The Hemsley Sisters Talk To Us About Sugar, Good Fats And Cowspiracy
The Debrief: 'We’re not telling anyone to do anything they don’t want to do we’re just telling people that good food can be really uncomplicated.’ Say Jasmine and Melissa Hemsley
Jasmine and Melissa Hemsley, the delightfully sunny, healthy food sister ladies who made us all buy spiralizers last year, are back.
Their return comes as my spiralizer makes it's return to the back of the junk draw after it spiralized a healthy chunk of my thumb into my corgetti. Dick move spiralizer, dick move.
Now, following their second successful book, the Hemsley sisters have their own telly show. It’s on Channel 4 and it’s kicking off this evening. It's great and basically consists of the sisters making their delicious dishes for their equally delicious friends and family, talking to their delicious food suppliers and chef friends whilst hanging out in the kitchen of your dreams surrounded on all sides by more on point houseplants than you can shake your delicious stick at.
‘Haha, it’s not OURS!’ Says Jasmine, the older of the two, when I compliment her on the marvellous kitchen. ‘It’s a bit bigger than both of ours!’ She laughs and I realise that phew, just like you and me, the Hemsley sisters have fallen prey to the curse of the teeny tiny city-dwellers kitchen. The houseplants though? The houseplants are theirs. Excellent houseplant game ladies.
The Hemsleys shot to fame back in 2014 when their cookbook, The Art of Eating Well became a number one bestseller. People went bonkers for the sisters' gluten and dairy free lifestyle that makes much of 'good' fats and propelled things like coconut oil and avocados to the top of the A-list food chain.
Their success has not come without criticism. Just last week, fellow chef Ruby Tandoh went on a tirade against the girls, calling them out for what she called 'wellness quackery'.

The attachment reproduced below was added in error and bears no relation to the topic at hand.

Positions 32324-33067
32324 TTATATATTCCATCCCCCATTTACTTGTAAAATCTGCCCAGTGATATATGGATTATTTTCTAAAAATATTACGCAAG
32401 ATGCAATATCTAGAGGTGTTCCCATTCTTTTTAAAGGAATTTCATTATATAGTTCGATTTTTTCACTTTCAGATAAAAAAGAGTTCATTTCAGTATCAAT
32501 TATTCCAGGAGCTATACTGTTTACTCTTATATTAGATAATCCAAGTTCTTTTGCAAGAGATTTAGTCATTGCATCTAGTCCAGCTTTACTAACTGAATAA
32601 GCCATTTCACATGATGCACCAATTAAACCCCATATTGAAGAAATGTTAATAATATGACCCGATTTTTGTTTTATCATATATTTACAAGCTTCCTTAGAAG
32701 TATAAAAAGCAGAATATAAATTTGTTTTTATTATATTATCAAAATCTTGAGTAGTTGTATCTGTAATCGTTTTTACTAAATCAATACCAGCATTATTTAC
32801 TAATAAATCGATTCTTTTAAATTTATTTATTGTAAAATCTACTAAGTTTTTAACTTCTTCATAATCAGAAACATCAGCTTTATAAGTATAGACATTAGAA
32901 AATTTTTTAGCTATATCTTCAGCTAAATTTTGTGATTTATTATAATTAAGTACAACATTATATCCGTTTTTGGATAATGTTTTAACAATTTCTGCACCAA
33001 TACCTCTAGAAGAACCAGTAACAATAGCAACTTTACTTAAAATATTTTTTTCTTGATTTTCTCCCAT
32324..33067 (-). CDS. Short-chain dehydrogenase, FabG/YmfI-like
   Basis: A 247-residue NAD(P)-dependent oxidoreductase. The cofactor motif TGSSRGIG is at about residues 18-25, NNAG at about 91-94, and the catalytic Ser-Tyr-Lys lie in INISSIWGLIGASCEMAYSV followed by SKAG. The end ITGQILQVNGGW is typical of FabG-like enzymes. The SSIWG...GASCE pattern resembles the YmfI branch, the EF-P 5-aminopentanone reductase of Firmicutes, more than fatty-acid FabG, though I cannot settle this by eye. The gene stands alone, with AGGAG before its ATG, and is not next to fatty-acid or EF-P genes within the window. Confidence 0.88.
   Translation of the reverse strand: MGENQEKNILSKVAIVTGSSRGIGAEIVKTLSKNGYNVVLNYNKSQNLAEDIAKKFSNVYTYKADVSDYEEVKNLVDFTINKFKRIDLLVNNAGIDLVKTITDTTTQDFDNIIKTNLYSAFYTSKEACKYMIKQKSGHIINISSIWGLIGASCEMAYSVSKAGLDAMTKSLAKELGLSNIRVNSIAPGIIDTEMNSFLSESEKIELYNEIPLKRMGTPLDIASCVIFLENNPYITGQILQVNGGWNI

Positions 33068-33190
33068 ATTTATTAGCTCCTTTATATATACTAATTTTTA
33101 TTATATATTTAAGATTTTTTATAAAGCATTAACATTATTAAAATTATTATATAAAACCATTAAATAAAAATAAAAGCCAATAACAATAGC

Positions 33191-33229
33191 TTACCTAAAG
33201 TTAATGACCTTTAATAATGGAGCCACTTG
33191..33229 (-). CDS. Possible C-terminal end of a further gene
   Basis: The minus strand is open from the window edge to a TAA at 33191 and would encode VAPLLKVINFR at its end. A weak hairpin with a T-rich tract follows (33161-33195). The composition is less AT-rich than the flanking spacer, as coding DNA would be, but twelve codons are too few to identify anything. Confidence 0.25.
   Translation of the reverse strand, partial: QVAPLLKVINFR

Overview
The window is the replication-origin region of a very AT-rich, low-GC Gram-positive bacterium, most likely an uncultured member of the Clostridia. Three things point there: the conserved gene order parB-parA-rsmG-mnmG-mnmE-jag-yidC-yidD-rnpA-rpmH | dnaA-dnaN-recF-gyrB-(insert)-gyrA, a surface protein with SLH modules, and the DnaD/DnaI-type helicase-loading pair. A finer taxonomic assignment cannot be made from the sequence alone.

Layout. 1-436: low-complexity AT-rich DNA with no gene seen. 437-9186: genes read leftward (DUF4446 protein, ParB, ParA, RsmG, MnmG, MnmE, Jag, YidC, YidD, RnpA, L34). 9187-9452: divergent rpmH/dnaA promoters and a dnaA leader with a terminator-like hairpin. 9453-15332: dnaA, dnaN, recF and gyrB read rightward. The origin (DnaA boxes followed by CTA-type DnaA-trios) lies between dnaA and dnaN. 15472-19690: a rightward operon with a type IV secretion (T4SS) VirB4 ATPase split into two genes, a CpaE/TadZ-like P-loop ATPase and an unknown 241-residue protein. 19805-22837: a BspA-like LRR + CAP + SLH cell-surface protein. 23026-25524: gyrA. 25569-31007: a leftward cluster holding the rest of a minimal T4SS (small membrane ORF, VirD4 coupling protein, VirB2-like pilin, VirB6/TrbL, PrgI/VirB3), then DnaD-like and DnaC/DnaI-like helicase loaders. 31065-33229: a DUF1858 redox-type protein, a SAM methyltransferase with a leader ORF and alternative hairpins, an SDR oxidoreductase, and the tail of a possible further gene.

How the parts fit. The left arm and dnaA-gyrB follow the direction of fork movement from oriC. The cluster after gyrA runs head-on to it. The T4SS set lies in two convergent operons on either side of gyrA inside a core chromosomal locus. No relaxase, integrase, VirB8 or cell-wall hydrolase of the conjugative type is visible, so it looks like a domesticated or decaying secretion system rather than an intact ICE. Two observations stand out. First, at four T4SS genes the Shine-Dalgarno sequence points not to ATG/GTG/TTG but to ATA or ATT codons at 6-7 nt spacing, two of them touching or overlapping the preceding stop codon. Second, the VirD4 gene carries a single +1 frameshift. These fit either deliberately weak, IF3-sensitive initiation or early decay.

We spoke to the girls before Ruby's comments were made but they made clear to us that they're proud of the impact they've had in helping people to eat healthily. 'We often have conversations with people and they're like "this is how I should have been eating, no-one's taught me how to cook and I feel like I've been fooled into thinking that cooking and healthy eating is hard, boring and tasteless and misery making." It's a lovely thing to change peoples' opinions of it all.'
'We're not telling anyone to do anything they don't want to do.' They said. 'We're just telling people that good food can be uncomplicated.'
So, what other gems of wisdom from the food world can the girls impart to us?
Hello Hemsley sisters! What the hell can you not believe people are still eating in 2016?
I find it bizarre that kids are still drinking fizzy drinks when we KNOW how bad they are for us! Sugar’s just become this kid’s good that’s eaten in avundance. It’s stopped being a treat and it’s changing the way our tastebuds work and it’s changing the way our energy works. If you’ve got a sweet tooth from eating lots of sweets then maybe green veggies aren’t going to be appealing.